Tag Archive: YA


chantress Chantress by Amy Butler Greenfield

Published May 7th, 2013 by Margaret K. McElderry Books

Buy this book at: Amazon / Books A Million / Book Depository / B&N

 

Disclaimer: I was provided a free copy of this book in exchange for an honest review.  Thank you to the publisher and Edelweiss!

 

Synopsis:

Lucy’s Chantress magic will make her the most powerful—and most hunted—girl in England.

“Sing, and the darkness will find you.” This warning has haunted fifteen-year-old Lucy ever since she was eight and shipwrecked on a lonely island. Lucy’s guardian, Norrie, has lots of rules, but the most important is that Lucy must never sing. Not ever. Now it is 1667, Lucy is fifteen, and on All Hallows’ Eve, Lucy hears a tantalizing melody on the wind. She can’t help but sing—and she is swept into darkness.

When she awakes in England, Lucy hears powerful men discussing Chantresses—women who can sing magic into the world. They are hunting her, but she escapes and finds sanctuary with the Invisible College, an organization plotting to overthrow the nefarious Lord Protector. The only person powerful enough to bring about his downfall is a Chantress. And Lucy is the last one in England.

Lucy struggles to master the song-spells and harness her power, but the Lord Protector is moving quickly. And her feelings for Nat, an Invisible College apprentice and scientist who deeply distrusts her magic, only add to her confusion…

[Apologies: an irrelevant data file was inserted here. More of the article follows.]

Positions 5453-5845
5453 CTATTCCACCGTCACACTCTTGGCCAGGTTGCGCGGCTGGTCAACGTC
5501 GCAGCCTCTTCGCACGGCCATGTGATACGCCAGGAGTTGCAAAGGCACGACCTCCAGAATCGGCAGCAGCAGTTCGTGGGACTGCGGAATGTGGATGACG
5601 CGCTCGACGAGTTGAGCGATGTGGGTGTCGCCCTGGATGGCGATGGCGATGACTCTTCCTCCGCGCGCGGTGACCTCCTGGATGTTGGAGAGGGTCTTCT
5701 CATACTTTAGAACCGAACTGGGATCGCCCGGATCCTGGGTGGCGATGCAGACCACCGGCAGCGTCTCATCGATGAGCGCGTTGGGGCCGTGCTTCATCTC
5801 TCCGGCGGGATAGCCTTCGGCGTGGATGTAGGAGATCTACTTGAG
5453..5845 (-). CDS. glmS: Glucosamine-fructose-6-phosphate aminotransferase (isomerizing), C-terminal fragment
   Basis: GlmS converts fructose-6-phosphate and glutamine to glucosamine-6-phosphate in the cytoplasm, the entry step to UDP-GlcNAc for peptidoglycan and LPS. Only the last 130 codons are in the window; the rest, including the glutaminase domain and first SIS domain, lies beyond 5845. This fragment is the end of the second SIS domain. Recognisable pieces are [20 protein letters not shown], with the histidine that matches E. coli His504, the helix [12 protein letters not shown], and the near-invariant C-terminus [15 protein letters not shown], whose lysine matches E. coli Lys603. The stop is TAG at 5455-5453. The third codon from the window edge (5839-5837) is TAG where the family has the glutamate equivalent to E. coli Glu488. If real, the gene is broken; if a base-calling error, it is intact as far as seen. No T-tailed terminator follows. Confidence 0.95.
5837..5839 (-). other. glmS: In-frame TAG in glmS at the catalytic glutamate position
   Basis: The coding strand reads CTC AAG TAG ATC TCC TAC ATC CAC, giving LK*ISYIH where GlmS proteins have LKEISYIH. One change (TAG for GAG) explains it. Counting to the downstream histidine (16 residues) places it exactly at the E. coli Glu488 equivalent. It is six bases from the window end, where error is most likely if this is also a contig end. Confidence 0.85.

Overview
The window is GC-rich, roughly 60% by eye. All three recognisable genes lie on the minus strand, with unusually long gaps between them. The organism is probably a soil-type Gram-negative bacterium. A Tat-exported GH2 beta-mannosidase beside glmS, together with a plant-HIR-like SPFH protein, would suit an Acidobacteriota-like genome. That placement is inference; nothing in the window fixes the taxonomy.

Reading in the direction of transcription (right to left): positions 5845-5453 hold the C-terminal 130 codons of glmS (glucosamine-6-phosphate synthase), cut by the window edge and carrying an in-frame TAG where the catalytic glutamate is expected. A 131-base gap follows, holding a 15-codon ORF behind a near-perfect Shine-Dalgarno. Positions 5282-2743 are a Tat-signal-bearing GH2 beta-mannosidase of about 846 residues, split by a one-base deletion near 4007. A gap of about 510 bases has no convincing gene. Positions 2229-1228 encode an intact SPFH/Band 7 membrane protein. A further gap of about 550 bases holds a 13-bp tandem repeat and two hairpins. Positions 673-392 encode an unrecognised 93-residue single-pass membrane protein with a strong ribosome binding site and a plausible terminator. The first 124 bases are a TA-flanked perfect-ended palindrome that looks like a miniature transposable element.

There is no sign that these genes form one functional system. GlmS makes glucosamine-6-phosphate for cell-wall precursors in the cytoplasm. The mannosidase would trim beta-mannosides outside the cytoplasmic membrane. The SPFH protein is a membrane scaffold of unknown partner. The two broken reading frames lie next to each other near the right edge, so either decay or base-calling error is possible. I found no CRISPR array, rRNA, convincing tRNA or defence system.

Time is running out, and the fate of England hangs in the balance in this entrancing novel that is atmospheric and lyrical, dangerous and romantic.

 

Rating: 4 star

 

Review:

This book has a cover to die for, I fell in love with it the instant that I saw it.  I decided in that moment that I wanted to read this book.  So when I got a copy of it from the publisher to read, I was ecstatic!  Before I started this book, I put my hand on it gently and prayed that it wouldn’t disappoint me.  I hate being disappointed by books that I want to read this badly.  Let me just say this simply, I was not disappointed.

Lucy is an enchanting main character.  She is smart but stubborn, sometimes to her own detriment.  She had so much spunk to her that I couldn’t help but root for her.  Granted, that she can be a bit naive and silly sometimes but she is just a girl after all.  I am too often disappointed by the heroines in YA novels so Lucy was a delight to read.  Even though the plot took a good long time to get going it was Lucy’s narrative that kept me glued to the pages anyway.  I felt bad for her, I smiled at her, I laughed with her, I sat in horror for her, and I rooted for her.  It’s been a long time since I liked a YA heroine as much as I liked Lucy.